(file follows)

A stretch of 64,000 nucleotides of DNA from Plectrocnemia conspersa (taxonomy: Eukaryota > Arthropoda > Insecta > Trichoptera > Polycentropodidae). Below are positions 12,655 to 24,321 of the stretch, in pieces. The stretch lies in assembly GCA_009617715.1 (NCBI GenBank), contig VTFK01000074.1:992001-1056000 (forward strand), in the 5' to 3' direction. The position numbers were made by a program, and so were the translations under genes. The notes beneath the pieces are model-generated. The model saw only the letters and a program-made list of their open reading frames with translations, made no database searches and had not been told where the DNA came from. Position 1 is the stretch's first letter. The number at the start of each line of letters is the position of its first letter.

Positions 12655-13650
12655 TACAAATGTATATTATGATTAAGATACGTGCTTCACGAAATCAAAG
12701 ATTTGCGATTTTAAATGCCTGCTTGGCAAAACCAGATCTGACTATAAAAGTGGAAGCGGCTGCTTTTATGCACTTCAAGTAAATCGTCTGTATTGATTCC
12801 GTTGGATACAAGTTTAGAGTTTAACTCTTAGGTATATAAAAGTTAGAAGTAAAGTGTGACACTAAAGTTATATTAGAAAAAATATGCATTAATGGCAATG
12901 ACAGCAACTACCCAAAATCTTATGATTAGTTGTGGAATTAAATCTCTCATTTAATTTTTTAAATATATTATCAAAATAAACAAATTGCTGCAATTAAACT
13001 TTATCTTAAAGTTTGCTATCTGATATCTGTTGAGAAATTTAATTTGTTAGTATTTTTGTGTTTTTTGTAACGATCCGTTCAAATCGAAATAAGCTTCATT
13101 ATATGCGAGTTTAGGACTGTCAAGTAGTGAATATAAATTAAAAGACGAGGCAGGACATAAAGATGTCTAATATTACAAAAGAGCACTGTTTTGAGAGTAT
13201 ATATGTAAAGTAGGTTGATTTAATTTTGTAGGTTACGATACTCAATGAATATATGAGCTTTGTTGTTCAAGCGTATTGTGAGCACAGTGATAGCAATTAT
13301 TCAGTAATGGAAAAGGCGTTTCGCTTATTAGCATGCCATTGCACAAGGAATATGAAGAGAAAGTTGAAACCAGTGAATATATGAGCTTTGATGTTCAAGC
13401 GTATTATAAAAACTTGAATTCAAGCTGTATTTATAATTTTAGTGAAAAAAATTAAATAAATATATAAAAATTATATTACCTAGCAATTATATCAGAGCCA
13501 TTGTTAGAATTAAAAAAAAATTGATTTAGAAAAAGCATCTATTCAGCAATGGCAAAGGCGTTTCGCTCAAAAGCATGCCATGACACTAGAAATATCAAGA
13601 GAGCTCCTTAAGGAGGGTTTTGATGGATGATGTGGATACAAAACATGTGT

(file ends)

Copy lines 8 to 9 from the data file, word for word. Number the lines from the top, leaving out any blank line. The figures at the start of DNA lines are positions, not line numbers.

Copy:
13101 ATATGCGAGTTTAGGACTGTCAAGTAGTGAATATAAATTAAAAGACGAGGCAGGACATAAAGATGTCTAATATTACAAAAGAGCACTGTTTTGAGAGTAT
13201 ATATGTAAAGTAGGTTGATTTAATTTTGTAGGTTACGATACTCAATGAATATATGAGCTTTGTTGTTCAAGCGTATTGTGAGCACAGTGATAGCAATTAT